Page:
How a Difficult Life Passage Taught Me an Important Life Lesson

This is a  guest post by don karps

Everyone experiences their own hero’s journey and dark night of the

soul. The content varies from person to person. By observing with

awareness, more universal life lessons emerge.

I am going to describe a difficult part of my life and how I recovered.

Life Transition

I was 26 and at a pivotal life juncture. My marriage had failed. After 7

years pursuing a Ph D in biochemistry, I realized academia was not

for me.

It was the late 1960′s. I got caught up in the emerging counter culture.

Experiments with inner travels using LSD, and other psychedelics

replaced my lab experiments. I smoked a lot of hashish and

sometimes experienced flashbacks–thinking my food was poisoned,

people following me, etc. In addition I heard voices.

I wound up in a mental hospital, labeled “paranoid schizophrenic.” I

decided to drop out of college. For the next ten years I spent about a

month each year in the hospital. Finally I was very fed up with this

behavior and determined to end it.


There are three aspects to my success at recovery:

1. Listen: I paid attention to my inner voice and what I knew was right.

I did not listen to the authorities or friends. No medications, no going

to community outreach programs and not living in neighborhoods with

other ex-patients.

2. Intention: my intention to stay out of hospitals and to heal was very


3. Persistence: To get a good therapist, I had to wait two years for her

calendar to clear. My friends told me I’d never find an apprenticeship

with a weaver, but I did.

The therapist was very understanding and sympathetic. She also

taught me life tools. And noted, after a couple of family sessions, that

my family was sick. She said that I was the one showing the

symptoms. As far as hearing voices, She mentioned that my hearing

voices was about experiences of deep rejection–a way for me to feel

more important. She suggested whenever I heard voices I should not

keep listening, but instead check my current life to determine where

the rejection was happening. Gradually the voices lessened and then


I decided that taking the psychedelics opened me up to realities about

my past. This happened too rapidly for me to comprehend.

In my case, I not only survived but am thriving in life. After a career as

a research chemist, I retired to Mexico where I’ve been living for 12

years. I self-published my memoir. I have a web page where I help

those caught up in the mental health mill find self-care alternatives to

speed their recovery.

Life Guides

My recovery revolved around three points that are good life guides for

anyone. My personal healing method can be summarized by an acronym:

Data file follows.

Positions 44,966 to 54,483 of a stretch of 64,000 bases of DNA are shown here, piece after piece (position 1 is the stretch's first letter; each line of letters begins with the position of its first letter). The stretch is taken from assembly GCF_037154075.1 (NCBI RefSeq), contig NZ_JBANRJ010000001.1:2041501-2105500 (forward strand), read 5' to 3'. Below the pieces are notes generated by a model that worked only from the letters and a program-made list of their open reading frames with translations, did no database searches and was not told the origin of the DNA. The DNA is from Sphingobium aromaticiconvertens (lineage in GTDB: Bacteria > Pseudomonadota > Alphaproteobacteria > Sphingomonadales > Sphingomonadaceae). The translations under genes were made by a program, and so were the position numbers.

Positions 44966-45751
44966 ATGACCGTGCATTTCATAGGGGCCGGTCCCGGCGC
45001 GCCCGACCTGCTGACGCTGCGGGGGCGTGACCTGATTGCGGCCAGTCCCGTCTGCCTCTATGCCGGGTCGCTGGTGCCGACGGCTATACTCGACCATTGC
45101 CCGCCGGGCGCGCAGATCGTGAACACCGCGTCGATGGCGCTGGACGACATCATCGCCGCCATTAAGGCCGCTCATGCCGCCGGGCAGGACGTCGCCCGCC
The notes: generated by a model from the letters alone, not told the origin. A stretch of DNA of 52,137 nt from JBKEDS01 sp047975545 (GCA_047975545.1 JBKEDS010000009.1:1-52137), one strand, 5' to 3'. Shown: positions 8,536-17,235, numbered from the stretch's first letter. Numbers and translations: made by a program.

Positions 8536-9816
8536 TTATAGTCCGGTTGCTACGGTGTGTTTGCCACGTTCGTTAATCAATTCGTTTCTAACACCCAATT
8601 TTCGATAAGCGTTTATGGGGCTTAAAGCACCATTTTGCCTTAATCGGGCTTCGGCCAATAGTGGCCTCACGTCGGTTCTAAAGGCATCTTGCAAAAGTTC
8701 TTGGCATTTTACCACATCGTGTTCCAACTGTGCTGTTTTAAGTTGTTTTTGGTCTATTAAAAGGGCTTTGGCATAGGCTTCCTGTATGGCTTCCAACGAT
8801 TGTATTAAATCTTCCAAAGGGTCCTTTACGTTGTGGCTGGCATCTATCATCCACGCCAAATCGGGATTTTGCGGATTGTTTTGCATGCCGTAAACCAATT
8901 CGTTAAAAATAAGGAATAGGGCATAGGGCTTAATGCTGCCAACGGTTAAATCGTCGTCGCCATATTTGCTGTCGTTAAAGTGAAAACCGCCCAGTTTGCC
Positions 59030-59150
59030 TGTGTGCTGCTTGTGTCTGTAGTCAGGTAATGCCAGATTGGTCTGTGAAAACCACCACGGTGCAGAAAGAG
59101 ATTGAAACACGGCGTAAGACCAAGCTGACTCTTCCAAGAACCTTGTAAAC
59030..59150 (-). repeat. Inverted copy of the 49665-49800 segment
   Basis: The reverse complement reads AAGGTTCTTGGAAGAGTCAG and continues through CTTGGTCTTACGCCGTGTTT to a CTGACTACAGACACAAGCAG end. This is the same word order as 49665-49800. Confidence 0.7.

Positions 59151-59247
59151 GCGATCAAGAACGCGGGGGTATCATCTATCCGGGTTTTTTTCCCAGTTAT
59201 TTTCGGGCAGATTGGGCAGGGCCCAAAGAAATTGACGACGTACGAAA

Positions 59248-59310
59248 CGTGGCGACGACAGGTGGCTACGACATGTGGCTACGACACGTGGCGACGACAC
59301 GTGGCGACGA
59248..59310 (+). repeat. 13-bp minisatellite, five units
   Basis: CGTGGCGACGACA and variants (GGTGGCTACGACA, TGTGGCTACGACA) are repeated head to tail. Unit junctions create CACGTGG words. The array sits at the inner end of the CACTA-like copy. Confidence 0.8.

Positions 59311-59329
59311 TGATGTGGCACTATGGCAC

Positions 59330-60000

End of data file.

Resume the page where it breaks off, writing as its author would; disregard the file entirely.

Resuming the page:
L = listen to your inner voice paying less attention to what authorities,

your family or friends have to say.

I = intention, develop an unshakable intention to heal and thrive.

P = perseverance, persist in your intention, but also know when it is

time to shift gears.

Do these common sense guides make sense to you?

Please let me know in the comments below.

Don Karp helps others survive their life dilemmas by providing self-
care for recovery based on his own life experiences. He created

Bumpy Road Work, ( and

published “The Bumpy Road: A Memoir of Culture Clash, Including

Woodstock, Mental Hospitals, and Living in Mexico” (see Amazon

under Don Karp). He is a Top Writer for in the areas of

psychosis and anxiety. You can find him on Twitter


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About lifeofthedifferentlyabled

Laura Forde founded her blog through my eyes: my life with cerebral palsy in December 2009 out of a great need she had, realizing that there was a vast gap in firsthand accounts of what life was like living with Cerebral Palsy: she knew then that the only way to see this reflected online was to create the change herself and thus this blog was born Laura was born four months premature, weighing a mere one pound three ounces and given ten percent odds for survival. She was diagnosed with cerebral palsy at the age of three. After graduating from college, she continued writing and doing what she loves to do most; speaking to groups about her life experiences and sharing what she has learned from her journey. Her blog lifeofthedifferentlyabled was created after discovering that the online community lacked the voice of people in her situation. In its first year, the site saw over 20,000 hits from all over the world. Her readers are from all walks of life; some with disabilities, parents of children, professionals, and others who seek to gain a better understanding of the world of the differently abled. You can follow her on Twitter or Facebook
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